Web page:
Communications Guidance for Businesses

Communicating About COVID-19 Vaccine Requirements

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Updated: September 13, 2021

The highly transmissible Delta variant is driving a new wave of COVID-19 infections across the country. Public health officials warn that we must encourage many more Americans to get vaccinated, including more than 80 million people in the United States who are currently eligible for vaccines but remain unvaccinated and at real risk. On September 9, 2021, the Biden administration announced a new plan that obligates all employers with more than 100 workers to require vaccination or weekly testing for COVID-19. Many more companies not covered by the plan are considering vaccine requirements on their own.

This document provides general guidance for employers to plan and communicate about COVID-19 vaccine requirements to workers, customers and the media in the context of the Delta variant. There’s no one-size-fits-all approach, so you should be prepared to customize outreach for groups with unique needs and questions. To help you get started, we’ve also prepared key messages, audience insights and guidance for responding to sensitive questions.

Four Key Steps to Planning and Communication

All vaccine requirements, whether mandated by the federal government or initiated independently, need thoughtful planning and communication. Here are four essential steps: 

1. Gather Employee Feedback
Use surveys or focus groups to hear directly from employees. Think about everyone you are trying to reach within the organization, as well as their varying levels of understanding (and enthusiasm for or concerns about) COVID-19 vaccines.And be sure to engage workers representing communities that have been most affected by COVID-19. Organize vaccine education and listening sessions with employee resource group (ERG) leaders to better understand their unique needs and concerns. Our resources and workshops can help.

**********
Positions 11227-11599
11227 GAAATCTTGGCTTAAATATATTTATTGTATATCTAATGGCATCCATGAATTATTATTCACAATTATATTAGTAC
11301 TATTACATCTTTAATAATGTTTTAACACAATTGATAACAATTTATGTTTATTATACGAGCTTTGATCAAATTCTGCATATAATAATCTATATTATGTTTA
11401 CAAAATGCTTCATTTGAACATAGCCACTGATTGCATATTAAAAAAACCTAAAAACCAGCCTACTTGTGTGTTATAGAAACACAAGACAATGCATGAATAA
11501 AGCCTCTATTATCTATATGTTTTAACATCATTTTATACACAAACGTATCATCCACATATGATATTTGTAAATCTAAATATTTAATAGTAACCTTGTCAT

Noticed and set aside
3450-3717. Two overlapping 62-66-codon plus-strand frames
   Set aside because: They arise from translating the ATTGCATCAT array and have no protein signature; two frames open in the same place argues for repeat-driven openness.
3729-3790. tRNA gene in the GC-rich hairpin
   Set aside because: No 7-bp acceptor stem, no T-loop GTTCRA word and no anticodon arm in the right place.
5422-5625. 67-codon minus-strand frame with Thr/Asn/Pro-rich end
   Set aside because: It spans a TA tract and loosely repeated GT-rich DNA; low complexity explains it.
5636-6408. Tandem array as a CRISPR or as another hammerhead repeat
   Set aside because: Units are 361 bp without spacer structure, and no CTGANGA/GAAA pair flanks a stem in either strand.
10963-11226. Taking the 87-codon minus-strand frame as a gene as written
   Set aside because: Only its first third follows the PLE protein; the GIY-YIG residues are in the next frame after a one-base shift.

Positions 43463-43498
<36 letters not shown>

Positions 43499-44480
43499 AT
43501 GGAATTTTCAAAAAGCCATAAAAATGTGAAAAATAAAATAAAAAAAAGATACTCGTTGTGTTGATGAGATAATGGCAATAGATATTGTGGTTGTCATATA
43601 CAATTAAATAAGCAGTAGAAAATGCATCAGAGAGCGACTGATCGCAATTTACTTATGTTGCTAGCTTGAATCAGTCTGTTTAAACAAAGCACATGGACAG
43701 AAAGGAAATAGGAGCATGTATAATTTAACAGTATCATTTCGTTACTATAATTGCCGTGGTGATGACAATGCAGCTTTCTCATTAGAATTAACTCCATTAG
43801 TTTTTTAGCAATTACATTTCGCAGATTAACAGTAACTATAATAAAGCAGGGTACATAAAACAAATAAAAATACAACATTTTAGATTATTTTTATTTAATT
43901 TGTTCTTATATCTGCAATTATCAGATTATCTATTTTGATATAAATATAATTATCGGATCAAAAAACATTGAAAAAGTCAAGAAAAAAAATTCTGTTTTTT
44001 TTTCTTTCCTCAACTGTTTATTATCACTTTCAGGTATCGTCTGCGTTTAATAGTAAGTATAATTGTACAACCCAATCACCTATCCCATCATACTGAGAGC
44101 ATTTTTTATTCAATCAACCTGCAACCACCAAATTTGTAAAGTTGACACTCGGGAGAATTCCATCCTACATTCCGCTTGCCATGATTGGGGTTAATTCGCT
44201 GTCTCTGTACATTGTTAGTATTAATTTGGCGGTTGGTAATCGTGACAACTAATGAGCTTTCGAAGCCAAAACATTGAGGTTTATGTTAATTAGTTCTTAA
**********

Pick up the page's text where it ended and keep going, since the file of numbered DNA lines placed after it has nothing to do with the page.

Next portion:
2.  Anticipate questions.
Employers implementing vaccine requirements will need to answer a number of logistical and equity questions:
3.  Offer a compelling rationale that reinforces your commitment to health and safety.
Here are specific tips to include in a CEO letter you should send to employees and workers:
4.  Expect questions, listen and provide a mechanism for employee feedback.
It is normal (and expected) for your employees and workers to have questions about vaccines. You can provide reliable information about COVID-19 and vaccines from trusted sources, and encourage employees and workers to talk to their doctor or healthcare provider. 

Employees and workers may also have questions about company policy and their healthcare benefits. Make sure you have mechanisms in place to field questions and feedback directly from employees and workers so you can quickly address concerns.

Explaining your company’s vaccine requirements to the public and press